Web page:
The 50th Anniversary Rolex 24 at Daytona was heralded as the most anticipated sports car race in North American motorsports history.
But the event may have even exceeded those lofty expectations.
Daytona International Speedway looked to sports car racing in its bid to live up to “The World Center of Racing” when it ran the first event, now known as the Rolex 24 At Daytona in 1962. Spectators rubbed shoulders with competitors throughout the weekend in GRAND-AM’s fan-friendly environment. The Daytona International Speedway infield reached its spectator infield camping capacity at 10:30 a.m. on Saturday. General consensus: It was the largest crowd in the history of the event, with various attendance estimates by media members on hand ranging from 60,000 to 80,000.
The event buzz included the 50 Years of Champions celebration, in which 29 of the winning cars from the past paraded through the streets of Daytona Beach to the speedway, where they were reunited with 50 champion drivers. The race field included stars from NASCAR, open wheel, Formula One and international sports car racing.
“It was gratifying to see all the famous cars and drivers from the past coming together with the exciting new cars and many of today’s top competitors,” says GRAND-AM President Tom Bledsoe. “It was fantastic to see the new Daytona Prototypes and GT cars mixing it up at such an intense level for the entire race. It was a pleasure to see all the international drivers and media coming to support the Rolex 24, once again showcasing GRAND-AM racing to the entire world.”
More than 100 members of the international media reported on a field, including drivers from 28 different countries and five continents. The race was covered and streamed live in the United States by SPEED and SPEED.com, along with worldwide coverage from Motors TV. Motor Racing Network teamed with motorracingnetwork.com to expand its broadcast coverage to 18 hours, with the racing broadcast supplemented globally by Radio Le Mans.
The racing was outstanding, with both classes going right down to the final lap. Ford scored an overall podium sweep reminiscent of its historic victory in the 1966 Rolex 24, while Porsche topped a record 44-car GT field that featured nine manufacturers, including new exotics from Ferrari and Audi built specifically for Rolex Series competition.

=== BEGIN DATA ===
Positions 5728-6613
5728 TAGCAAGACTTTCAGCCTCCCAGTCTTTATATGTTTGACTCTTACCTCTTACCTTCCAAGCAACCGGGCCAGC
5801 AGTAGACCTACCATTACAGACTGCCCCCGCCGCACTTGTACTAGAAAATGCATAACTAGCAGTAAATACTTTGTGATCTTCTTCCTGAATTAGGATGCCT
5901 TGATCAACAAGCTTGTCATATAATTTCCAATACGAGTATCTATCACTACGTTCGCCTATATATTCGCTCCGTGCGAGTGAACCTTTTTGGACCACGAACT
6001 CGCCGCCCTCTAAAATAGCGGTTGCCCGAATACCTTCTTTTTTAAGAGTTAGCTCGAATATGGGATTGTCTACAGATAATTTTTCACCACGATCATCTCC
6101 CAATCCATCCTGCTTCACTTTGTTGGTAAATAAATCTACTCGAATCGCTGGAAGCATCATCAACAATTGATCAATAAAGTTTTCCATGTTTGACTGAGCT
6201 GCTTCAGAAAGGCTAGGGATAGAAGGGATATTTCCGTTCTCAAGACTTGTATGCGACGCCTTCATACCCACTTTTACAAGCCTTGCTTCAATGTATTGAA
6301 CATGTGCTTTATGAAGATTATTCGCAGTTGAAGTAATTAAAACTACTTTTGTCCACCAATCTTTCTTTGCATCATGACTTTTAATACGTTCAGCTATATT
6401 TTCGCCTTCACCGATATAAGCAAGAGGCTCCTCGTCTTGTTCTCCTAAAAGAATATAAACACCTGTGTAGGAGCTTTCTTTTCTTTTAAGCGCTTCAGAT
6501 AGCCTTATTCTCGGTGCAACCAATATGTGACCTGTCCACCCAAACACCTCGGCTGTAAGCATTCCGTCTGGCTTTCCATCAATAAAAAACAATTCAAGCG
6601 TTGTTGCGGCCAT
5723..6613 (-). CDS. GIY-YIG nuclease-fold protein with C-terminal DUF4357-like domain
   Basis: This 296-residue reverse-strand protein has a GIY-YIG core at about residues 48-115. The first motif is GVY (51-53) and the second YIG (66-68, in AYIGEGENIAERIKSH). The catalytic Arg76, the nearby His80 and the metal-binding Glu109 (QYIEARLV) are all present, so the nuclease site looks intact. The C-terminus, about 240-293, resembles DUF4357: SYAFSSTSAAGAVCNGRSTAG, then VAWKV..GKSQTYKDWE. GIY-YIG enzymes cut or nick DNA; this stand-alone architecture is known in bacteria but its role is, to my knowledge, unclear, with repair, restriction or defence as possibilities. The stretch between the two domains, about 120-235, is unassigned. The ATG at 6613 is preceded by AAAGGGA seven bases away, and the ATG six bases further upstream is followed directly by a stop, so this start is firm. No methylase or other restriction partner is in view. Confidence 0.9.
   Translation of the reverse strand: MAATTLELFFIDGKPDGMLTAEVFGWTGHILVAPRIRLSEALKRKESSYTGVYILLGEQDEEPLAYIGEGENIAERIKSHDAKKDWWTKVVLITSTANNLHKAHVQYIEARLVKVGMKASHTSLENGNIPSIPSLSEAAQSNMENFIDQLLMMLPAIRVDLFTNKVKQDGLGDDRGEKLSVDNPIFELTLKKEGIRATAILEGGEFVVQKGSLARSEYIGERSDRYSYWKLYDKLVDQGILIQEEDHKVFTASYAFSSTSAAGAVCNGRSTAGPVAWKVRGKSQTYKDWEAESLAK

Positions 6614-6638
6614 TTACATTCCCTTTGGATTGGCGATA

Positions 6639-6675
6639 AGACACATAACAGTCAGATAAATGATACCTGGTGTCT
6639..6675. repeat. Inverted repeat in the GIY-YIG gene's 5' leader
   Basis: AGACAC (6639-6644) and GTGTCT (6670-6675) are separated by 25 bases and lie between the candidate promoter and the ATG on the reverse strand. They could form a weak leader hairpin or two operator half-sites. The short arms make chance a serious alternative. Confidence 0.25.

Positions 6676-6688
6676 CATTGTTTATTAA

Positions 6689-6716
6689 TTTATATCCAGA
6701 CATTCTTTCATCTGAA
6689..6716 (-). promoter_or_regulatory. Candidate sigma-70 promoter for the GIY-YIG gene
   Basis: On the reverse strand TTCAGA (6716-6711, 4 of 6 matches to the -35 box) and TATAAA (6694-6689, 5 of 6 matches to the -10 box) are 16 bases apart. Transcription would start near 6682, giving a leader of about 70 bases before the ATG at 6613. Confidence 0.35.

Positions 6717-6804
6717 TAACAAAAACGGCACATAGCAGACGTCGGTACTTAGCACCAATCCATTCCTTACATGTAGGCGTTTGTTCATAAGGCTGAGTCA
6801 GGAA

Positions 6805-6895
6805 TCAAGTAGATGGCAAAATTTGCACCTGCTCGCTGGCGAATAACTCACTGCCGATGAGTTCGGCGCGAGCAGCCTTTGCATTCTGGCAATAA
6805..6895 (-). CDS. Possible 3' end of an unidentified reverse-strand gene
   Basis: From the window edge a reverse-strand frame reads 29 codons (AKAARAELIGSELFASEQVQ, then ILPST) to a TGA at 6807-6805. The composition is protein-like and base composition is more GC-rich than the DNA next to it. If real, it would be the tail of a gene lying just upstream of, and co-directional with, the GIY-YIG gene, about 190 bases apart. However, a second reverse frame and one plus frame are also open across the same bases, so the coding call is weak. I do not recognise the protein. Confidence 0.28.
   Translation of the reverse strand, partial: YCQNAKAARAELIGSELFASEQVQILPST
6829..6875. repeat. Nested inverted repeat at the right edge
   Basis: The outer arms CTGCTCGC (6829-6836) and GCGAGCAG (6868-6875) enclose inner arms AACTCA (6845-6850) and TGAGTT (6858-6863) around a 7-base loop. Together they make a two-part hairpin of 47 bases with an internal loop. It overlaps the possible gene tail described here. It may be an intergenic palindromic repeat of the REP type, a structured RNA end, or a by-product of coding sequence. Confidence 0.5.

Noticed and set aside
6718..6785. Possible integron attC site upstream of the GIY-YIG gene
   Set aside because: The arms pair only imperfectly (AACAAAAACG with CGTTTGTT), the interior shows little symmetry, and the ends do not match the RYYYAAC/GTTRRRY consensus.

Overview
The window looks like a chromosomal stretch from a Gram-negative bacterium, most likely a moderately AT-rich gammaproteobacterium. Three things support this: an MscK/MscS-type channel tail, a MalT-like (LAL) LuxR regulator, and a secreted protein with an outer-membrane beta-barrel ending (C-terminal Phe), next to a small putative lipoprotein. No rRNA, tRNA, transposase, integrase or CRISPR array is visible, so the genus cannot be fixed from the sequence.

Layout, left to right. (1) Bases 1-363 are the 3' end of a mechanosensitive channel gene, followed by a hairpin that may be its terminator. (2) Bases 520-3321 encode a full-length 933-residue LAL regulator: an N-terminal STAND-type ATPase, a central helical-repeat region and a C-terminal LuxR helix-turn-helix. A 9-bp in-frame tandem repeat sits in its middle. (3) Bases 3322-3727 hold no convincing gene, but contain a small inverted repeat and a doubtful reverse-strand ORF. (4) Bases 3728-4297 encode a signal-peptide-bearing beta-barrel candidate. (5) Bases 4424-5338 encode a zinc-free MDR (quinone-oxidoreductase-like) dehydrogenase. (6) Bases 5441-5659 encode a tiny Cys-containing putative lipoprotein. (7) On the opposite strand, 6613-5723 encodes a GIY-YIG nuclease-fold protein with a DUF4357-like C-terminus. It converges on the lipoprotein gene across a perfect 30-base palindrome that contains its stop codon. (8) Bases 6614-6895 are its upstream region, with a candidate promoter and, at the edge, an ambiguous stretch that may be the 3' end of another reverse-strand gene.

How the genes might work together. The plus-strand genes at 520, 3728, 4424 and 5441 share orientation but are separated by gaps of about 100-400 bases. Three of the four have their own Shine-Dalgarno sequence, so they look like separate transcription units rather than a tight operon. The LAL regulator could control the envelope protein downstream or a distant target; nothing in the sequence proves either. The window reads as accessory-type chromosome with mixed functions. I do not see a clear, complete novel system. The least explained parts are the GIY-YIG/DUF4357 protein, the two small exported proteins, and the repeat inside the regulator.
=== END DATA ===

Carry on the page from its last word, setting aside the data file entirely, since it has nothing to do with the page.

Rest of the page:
Michael Shank Racing’s new-generation Ford/Riley prevailed in a battle that featured 49 lead changes among 22 drivers. NASCAR’s AJ Allmendinger and INDYCAR’s Justin Wilson joining DP regulars Ozz Negri and John Pew in accepting the trophies and coveted Rolex Daytona Cosmographs after the race. Andy Lally, the 2011 NASCAR Sprint Cup Series Sunoco Rookie of the Year, celebrated his return to the Rolex Series by joining Magnus Racing teammates John Potter, Richard Lietz and Rene Rast in dominating in the GT class.
The Rolex 24’s star-studded history includes an A-List of celebrity drivers including Paul Newman, Gene Hackman, Tim Allen, Jason Priestley, Craig T. Nelson and Bruce Jenner. Racing in the 50th anniversary event were actor Patrick Dempsey (making his fourth Rolex 24 start) and AC/DC lead singer Brian Johnson.
Other celebrities in attendance included singer and actress Reba McEntire, who watched her son, Shelby Blackstock, win the pole for Friday’s BMW Performance 200. Garth Stein, author of The Art of Racing in the Rain, mingled with both competitors and fans. Sir Jackie Stewart, a three-time Formula One World Champion, was a guest at the event and filled in for Grand Marshal A.J. Foyt, who was recovering from recent surgery.
The people at DIS, Rolex and GRAND-AM have attempted to make the impossible possible by combining forces to gather all past Rolex 24 At Daytona race winners and their cars for a reunion at the 2012 race. “We all think about competition on the track, but there’s so much more that goes into it — the stories, the experiences, the sponsorships, the cars themselves,” says Joie Chitwood, president of Daytona International Speedway. “We think there is really nothing more appropriate than trying to round up all those individuals and automobiles to celebrate 50 years with us.”